Today’s politics seems to bring out the worst in some people, as evidenced by recent remarks by Washington County Republican Party chairman Dave Ball. A video clip of Ball criticizing Sen. Pat Toomey over the latter’s recent vote to convict Donald Trump is being shown nonstop on cable news channels. In an interview with Pittsburgh news outlet KDKA, Ball said: “We did not send him (Toomey) there to vote his conscience. We did not send him there to ‘do the right thing’ or whatever he said he was doing. We sent him there to represent us.”
Whether you agree with Toomey’s vote on Trump or not, Ball’s cynical comments reflect poorly on his party and on Pennsylvania.
More: Senate holds second Trump impeachment trial, votes on Biden nominee
• In case you missed it, another former member of the Erie Sailors has made it to the Hall of Fame. John Lynch, general manager of the San Francisco 49ers, was recently voted into Pro Football’s Hall of Fame. Lynch, 49, starred for 15 seasons in the NFL, playing safety for the Tampa Bay Buccaneers, Denver Broncos and New England Patriots.
More: 49ers GM Lynch has Erie baseball history
Before that, he was a highly touted baseball pitcher who was a second-round draft pick by the Florida Marlins. He started the opening game for the Erie Sailors at Ainsworth Field in 1992. The Marlins had yet to field a team in the big leagues, and club owner Wayne Huizenga chartered a plane to bring three dozen or so Miami business and social leaders to come to Erie for the game.
Numerous limousines were booked to transport the big shots from the airport to Ainsworth, but when they arrived at the ballpark, there was no place to park. So, most of the visitors had to walk several blocks to the park.
Lynch, a Stanford graduate, played only two seasons of professional baseball before switching to the NFL, which proved to be a wise move.
More: Former Erie Sailors players celebrate anniversary of championship
• Speaking of NFL greats, Erie native Fred Biletnikoff is introducing a new line of wines called Biletnikoff 25, which is the number he wore for the Oakland Raiders. According to Fred’s wife, Angela, the wines are now available for presale, with a delivery date scheduled for the second week in March. A portion of the sales will go to the Biletnikoff Foundation for high-risk teens.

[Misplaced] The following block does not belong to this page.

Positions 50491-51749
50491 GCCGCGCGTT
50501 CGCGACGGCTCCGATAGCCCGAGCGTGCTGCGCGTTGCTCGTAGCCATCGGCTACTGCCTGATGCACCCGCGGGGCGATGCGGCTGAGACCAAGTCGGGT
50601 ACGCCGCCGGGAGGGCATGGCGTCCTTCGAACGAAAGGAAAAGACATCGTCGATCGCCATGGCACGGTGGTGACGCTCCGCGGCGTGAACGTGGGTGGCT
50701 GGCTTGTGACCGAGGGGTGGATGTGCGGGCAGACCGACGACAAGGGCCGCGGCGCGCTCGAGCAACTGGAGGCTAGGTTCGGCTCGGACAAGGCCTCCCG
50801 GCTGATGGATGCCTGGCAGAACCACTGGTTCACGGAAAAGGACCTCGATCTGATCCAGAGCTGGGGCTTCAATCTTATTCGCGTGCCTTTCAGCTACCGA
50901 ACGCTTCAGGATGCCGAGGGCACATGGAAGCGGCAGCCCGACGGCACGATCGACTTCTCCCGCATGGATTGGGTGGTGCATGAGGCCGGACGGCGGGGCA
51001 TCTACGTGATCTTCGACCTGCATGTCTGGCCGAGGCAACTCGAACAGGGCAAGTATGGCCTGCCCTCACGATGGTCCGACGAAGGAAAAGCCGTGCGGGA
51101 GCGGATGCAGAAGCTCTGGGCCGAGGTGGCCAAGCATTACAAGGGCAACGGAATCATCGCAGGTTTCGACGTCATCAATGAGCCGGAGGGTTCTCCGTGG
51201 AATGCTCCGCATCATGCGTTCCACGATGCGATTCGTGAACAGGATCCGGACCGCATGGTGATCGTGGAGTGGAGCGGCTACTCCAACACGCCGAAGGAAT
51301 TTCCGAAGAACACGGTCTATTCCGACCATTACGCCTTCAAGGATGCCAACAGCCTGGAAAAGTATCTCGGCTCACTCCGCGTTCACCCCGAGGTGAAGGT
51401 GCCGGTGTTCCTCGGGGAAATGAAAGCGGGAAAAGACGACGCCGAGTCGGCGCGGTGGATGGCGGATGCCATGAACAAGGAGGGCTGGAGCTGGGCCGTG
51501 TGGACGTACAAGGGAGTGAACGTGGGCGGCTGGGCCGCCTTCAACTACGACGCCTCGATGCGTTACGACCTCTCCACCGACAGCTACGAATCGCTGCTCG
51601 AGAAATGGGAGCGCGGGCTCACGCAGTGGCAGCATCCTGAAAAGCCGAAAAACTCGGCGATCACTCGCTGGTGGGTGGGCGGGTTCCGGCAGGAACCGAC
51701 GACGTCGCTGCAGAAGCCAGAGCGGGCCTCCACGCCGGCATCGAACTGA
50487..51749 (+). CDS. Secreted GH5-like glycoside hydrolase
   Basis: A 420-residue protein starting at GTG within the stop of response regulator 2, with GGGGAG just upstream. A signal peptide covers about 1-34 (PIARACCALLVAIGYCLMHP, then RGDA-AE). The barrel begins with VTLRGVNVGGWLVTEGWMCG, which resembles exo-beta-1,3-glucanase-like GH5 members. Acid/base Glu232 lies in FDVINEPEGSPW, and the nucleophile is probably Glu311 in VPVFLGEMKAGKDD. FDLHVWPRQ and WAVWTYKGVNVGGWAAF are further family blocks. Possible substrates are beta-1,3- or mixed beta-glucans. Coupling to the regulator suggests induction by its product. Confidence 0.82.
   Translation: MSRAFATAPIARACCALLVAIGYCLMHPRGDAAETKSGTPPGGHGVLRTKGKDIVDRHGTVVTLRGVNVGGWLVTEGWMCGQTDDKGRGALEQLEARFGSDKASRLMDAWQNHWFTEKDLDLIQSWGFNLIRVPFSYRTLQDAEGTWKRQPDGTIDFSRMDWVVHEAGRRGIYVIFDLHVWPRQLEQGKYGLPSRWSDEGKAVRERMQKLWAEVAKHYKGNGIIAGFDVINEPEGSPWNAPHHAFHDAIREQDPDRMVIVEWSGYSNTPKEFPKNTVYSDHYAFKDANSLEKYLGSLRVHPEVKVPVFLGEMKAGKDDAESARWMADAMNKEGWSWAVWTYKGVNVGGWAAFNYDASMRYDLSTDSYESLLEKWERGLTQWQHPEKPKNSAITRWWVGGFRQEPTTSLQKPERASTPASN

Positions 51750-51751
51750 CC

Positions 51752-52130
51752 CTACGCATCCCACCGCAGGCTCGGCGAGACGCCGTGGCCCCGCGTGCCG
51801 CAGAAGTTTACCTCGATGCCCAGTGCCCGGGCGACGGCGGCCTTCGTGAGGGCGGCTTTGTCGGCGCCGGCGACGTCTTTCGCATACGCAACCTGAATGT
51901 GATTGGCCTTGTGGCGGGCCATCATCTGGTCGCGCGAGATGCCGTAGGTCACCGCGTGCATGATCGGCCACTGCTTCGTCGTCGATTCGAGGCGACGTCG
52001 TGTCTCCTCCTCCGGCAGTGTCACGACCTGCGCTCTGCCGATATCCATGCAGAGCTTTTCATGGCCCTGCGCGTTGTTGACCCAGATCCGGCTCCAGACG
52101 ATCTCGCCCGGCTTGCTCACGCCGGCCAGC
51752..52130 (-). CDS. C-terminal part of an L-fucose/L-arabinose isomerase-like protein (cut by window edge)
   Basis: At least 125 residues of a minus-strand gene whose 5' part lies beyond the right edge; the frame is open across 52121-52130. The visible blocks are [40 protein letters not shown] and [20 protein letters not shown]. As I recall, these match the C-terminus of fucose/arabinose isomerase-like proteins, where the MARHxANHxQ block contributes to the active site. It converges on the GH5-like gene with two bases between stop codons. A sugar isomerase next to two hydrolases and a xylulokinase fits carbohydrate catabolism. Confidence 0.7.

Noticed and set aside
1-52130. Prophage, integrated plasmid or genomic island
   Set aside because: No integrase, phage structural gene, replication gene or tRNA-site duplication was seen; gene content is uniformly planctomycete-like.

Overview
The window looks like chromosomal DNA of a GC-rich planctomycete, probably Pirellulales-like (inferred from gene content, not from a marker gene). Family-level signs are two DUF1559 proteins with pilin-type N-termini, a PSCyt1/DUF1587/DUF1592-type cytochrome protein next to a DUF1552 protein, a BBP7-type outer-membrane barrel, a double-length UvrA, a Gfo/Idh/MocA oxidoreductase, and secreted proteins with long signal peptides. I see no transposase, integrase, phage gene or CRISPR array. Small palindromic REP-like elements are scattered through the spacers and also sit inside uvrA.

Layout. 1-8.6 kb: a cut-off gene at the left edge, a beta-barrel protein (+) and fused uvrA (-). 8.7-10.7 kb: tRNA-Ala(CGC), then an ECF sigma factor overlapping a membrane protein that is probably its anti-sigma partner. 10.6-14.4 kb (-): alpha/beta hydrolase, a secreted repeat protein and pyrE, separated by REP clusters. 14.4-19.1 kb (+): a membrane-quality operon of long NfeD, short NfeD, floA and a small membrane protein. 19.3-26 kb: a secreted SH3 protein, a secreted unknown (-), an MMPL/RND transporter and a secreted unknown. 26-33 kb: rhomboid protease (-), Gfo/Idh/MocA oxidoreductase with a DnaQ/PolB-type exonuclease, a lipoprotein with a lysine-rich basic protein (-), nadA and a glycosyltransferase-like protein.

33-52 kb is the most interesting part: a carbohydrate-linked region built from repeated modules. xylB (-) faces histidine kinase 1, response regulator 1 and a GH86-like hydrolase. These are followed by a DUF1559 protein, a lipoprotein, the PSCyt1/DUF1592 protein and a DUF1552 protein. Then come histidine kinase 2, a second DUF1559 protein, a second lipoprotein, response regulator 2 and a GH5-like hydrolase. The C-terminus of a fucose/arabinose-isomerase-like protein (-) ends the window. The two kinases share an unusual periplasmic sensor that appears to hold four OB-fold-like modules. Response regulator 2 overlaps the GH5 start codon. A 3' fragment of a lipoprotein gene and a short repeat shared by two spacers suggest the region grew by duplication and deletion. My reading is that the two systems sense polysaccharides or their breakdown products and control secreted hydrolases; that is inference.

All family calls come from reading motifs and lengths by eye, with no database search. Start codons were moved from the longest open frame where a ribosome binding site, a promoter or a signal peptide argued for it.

You’ll be able to tell it’s a Biletnikoff wine because your hand will stick to the bottle – just like Fred’s hands, covered in Stickum, used to adhere tightly to the football.
More: Main part of Biletnikoff sign goes up behind Erie High
• Larry Flynt’s death at 78 on Feb. 10 brought back memories of a connection to the famed pornographer in the 1970s. When Flynt’s raunchy Hustler magazine debuted, I sent a letter on behalf of a half-dozen editors on the Vanderbilt Hustler. I pointed out in officially sounding language that our trademarked publication had been around since 1873 and that we were considering filing suit against his magazine for name infringement.
Then I added, “but if you send free subscriptions to the following people, we will drop all legal action,” and included the Vanderbilt addresses for the staffers. Nothing happened for months until I came home from work at my summer job to find my mother about ready to explode. Flynt had sent the magazines, along with a humorous letter, to our Vanderbilt addresses.
But the woman at the post office there was outraged and forwarded all the magazines to me in Erie. The postal clerk always gave me dirty looks for the rest of my time at college. But I just wish I still had that letter from Flynt.
• A story in the Washington Post on Feb. 8 profiled Erie native Chris Ulrich, who worked as a domestic policy adviser to Vice President Al Gore and later held a high-ranking post at the Embassy of Japan. Ulrich, an Allegheny College graduate, used to pass a DC Improv place on his way to work. He finally stopped in one day, gave a brief performance, and got hooked. Eventually, he founded the company, CU in the Moment, which provides coaching on body language and presentation skills. The profile is fascinating.
• Longtime Erie school principal Jane Ross is proudly supporting her sister, Suzanne Smith, in her campaign for a judgeship in the York County Court of Common Pleas. Jane has been inviting her many friends to a benefit for her sister, scheduled Feb. 28 at the Third Street Polish Falcons.
• The Cleveland Plain Dealer is featuring a daily series during the month of February on prominent people in the Black community over the years. Longtime Erie businessman Sam Jethroe was featured in a flattering profile last week. Jethroe starred for the Cleveland Buckeyes in the Negro Leagues from 1942-48 before he was signed by the Brooklyn Dodgers.
More: MLB’s recognition of Negro League records includes Jethroe, others with Erie ties
• The recent death of Hank Bujalski, longtime CFO of the Times Publishing Co., was sudden and shocking, bringing deep sadness to his many friends. Hank, whose identity was recently stolen, had just been featured in a column by David Bruce. Hank had been a great basketball player at Cathedral Prep and he was a gifted professional in his field. Needless to say, he was also a wonderful guy.
More: David Bruce: Former coworker victimized by unemployment scam
Kevin Cuneo can be reached at Kevin.Cuneo1844@gmail.com.
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